I stopped at the first open grocery shop and changed clothes and had another coke and ice-cream. Then I went up north via Boario Terme and then followed the left side of the big valley toward Breno. Then watch out for a very small road with a sign saying Via Vigne (and/or Strada del Beato) on the left hand side! Here it was time again to do some climbing and now on a VERY steep road! The first two kilometres are steeper than any two kilometres on the famously steep Monte Zoncolan (that is often described as the hardest pass road in Italy, which is probably true). This road is also as narrow as roads can be made and cars I met waited for me to come up before they descended. The mountainside is so steep that I at no point could see the road below me that I had climbed up!
You have wonderful views by a restaurant where the road flattens out. From here to Croce di Salven (1109m), the climb is very varied and quite easy. The views from the pass Croce di Salven are also very nice where see the Presolana mountain ahead and the deep valley below where the direct road from Lóvere comes up. Soon after the pass the road becomes very small (from being very wide before) and is here mostly a surfaced forestry road, with only one small village along the way down the mountainside.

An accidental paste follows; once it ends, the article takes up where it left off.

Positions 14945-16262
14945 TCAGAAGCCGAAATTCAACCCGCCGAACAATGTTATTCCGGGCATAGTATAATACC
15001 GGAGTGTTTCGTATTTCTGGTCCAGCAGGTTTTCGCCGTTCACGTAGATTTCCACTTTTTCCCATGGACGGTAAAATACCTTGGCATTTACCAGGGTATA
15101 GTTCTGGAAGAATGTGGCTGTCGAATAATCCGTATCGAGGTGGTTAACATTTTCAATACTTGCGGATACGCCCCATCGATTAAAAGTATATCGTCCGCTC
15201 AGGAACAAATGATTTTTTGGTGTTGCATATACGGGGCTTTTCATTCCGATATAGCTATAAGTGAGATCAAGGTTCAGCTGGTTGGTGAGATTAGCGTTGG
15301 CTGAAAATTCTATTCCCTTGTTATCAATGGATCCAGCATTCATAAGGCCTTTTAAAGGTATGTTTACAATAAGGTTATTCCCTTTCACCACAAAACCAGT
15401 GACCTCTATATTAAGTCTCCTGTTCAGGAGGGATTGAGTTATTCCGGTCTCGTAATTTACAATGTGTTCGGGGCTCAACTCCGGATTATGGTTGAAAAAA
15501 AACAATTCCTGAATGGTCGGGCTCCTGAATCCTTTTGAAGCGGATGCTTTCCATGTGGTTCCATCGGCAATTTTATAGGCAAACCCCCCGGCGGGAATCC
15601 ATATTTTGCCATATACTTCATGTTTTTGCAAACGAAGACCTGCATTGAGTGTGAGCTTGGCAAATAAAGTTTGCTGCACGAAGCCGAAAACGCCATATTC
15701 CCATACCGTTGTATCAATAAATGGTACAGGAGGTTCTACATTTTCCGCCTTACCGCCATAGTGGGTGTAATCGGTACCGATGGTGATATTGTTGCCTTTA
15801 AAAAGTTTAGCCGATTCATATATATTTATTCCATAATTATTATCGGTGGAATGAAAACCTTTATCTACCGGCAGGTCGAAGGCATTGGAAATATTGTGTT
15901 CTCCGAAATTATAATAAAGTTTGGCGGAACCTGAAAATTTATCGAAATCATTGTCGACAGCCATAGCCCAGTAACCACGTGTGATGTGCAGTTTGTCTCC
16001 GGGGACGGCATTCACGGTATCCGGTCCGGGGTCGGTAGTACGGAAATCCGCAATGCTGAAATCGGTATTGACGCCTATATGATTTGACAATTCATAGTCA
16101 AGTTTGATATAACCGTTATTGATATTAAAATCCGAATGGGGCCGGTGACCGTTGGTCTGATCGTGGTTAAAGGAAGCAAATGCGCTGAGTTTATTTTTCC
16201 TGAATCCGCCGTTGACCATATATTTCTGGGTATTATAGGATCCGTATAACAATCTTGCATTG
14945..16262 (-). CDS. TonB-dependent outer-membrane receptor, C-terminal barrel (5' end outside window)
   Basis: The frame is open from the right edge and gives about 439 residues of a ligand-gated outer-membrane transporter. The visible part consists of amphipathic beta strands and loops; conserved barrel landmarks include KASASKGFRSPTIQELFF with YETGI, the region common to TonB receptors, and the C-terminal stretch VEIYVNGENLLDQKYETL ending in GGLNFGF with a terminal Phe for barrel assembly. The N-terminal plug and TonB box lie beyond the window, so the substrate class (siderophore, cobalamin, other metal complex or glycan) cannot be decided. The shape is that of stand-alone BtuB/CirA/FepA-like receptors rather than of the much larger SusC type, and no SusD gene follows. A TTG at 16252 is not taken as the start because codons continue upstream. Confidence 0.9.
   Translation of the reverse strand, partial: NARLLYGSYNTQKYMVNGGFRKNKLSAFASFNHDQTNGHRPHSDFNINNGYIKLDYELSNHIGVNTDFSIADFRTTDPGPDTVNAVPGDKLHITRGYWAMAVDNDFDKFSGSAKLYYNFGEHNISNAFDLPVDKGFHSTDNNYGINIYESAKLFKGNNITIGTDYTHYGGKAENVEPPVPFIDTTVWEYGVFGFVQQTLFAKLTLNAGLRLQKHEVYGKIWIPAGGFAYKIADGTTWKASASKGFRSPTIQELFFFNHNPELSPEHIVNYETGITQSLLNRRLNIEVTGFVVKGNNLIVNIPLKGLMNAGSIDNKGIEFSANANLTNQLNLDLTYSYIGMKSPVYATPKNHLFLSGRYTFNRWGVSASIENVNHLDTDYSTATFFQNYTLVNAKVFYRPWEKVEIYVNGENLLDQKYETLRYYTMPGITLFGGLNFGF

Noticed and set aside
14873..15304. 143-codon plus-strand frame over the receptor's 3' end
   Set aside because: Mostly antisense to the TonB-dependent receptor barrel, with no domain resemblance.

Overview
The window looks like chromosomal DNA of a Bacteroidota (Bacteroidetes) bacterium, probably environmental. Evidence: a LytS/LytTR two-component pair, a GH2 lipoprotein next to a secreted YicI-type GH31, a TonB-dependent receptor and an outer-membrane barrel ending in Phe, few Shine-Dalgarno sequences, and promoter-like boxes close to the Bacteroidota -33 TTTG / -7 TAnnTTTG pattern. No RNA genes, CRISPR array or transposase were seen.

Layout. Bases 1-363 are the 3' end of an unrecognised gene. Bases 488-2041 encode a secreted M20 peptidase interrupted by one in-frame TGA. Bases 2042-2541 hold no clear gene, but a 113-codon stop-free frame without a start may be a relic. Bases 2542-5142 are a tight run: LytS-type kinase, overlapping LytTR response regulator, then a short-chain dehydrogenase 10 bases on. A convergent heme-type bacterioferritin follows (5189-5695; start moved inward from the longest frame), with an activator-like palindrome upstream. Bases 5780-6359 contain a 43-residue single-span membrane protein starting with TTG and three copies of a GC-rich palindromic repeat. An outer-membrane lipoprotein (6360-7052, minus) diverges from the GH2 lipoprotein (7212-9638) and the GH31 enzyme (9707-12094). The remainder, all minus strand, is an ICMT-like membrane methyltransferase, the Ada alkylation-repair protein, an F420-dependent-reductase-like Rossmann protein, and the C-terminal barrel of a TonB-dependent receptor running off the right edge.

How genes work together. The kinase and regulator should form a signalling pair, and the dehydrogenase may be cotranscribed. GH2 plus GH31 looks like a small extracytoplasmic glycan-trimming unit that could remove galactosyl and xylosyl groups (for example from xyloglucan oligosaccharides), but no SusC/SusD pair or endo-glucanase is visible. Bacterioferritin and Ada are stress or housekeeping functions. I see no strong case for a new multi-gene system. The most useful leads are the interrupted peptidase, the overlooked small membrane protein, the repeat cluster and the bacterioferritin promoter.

The road up to Passo della Presolana (1297m) starts almost exactly across where you come down to the main road from Croce di Salven. I have climbed this side before in 2006 and although it is not a long climb it has two really steep kilometres on the way up. But once up it was all downhill to Bergamo, via Clusone, from there. I had wanted to get up to nearby Colle di Vareno (1373m), but it was rather late now and I decided I wanted to be back in time for a shower before going out and eat something!
I think it was pizza time again this day and I got to speak to the guys at the B&B and asked if they could just place something on the table for breakfast as I would go rather early to Varese with the train the next day (which they did).